Georgia Pioneers

Josiah Tattnall of Bonaventure

Bonaventure Plantation

Bonaventure Plantation

BONAVENTURE PLANTATION (now Bonaventure Cemetery), Savannah, near Causton's Bluff

330 Bonaventure Road, Savannah, Georgia. 912-651-6843. Bonaventure Cemetery is located on the site of a plantation originally owned by John Mullryne, whose daughter Mary married Josiah Tattnall, Sr. The wife of Tattnall's son, Harriet Fenwick Tattnall, was buried on the plantation in 1802. In 1868 Bonaventure was converted to a cemetery, first called Evergreen Cemetery, but changed in 1907 to Bonaventure Cemetery. It remains one of the most hauntingly beautiful cemeteries in America with its ancient sprawling live-oak trees and greenish-gray moss and the grounds planted in memories carved in artistically expressive stones and statues. Some think of it as ghostly, and Savannah includes it in its Ghost Tours.

Josiah Tattnall

Josiah Tattnall was born at Bonaventure, a plantation near Savannah in 1762. His father and grandfather were Tories who fled to England during the American Revolution, their estates being confiscated. His father was Josiah Tattnall, Sr. of Beaufort, South Carolina, who settled on the winding St. Augustine Creek on land adjacent to his father-in-law, Colonel John Mullryne. Tattnall named his plantation Bonaventure, meaning Good Fortune. This plantation later became historic Bonaventure Cemetery. Josiah, Sr. He was married to Mary Mullryne, probably in South Carolina before coming to Georgia, and many of the old oak trees in the cemetery were planted in the shape of the letters M and T. By 1771, Mullryne and Tattnall owned over 9,000 acres, stretching from Ebenezer to Sunbury. Unfortunately, during the American Revolution the gentlemen pledged their loyalties to King George III, and helped the Royal Governor, James Wright, escape captivity. Wright escaped Savannah, staying at Bonaventure until he could board the ship Scarborough back to England. Mullryne escaped to the Bahamas where he died in 1786, while Tattnall went to England. The Revolutionary Council in Savannah declared them traitors and their lands were confiscated and sold at auction in 1782. The 750 acre-tract which comprised Bonaventure was sold to John Habersham. Josiah Jr. returned to Savannah after the Revolutionary War (1785) and bought the Bonaventure plantation from John Habersham. In 1786, Josiah married Harriet Fenwick in Savannah, and they had three children.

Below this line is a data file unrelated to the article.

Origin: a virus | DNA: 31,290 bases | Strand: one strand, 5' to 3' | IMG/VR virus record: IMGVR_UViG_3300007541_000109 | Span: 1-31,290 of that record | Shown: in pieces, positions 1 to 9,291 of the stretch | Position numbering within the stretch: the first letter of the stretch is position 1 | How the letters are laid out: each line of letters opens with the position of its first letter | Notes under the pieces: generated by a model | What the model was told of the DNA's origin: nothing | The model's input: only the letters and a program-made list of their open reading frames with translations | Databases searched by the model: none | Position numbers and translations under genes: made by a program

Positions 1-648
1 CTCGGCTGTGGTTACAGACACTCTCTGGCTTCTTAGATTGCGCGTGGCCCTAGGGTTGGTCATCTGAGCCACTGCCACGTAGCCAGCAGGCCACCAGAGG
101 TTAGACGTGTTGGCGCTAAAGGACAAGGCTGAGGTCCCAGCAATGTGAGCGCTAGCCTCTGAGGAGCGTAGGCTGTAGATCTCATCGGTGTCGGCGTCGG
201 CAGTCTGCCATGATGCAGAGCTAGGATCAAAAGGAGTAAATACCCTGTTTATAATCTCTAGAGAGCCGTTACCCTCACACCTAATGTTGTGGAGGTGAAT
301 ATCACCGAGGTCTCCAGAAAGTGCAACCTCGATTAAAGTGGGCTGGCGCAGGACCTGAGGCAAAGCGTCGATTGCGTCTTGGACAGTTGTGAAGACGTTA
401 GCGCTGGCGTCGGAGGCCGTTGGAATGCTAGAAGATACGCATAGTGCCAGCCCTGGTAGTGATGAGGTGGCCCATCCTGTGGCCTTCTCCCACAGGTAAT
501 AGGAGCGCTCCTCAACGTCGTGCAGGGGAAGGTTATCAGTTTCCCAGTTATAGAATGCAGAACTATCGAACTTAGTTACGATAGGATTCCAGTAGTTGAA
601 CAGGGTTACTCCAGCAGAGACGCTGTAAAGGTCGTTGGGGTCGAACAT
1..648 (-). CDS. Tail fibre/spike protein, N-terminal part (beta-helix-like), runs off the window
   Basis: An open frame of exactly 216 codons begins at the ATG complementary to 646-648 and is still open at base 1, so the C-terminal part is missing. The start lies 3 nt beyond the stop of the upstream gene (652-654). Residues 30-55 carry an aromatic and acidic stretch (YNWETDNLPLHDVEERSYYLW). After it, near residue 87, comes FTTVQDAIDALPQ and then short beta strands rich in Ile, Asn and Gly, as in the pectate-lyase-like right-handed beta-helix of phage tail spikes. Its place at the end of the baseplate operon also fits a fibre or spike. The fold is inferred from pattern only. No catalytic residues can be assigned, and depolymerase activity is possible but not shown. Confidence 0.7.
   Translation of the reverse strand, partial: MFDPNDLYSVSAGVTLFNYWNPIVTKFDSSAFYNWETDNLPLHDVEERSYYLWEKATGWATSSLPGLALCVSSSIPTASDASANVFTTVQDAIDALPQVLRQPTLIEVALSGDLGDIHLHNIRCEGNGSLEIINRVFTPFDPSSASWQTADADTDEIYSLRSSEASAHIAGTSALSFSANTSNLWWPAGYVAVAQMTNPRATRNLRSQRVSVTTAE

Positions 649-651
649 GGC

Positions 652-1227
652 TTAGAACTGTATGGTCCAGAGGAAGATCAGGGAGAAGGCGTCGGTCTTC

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Bonaventure Plantation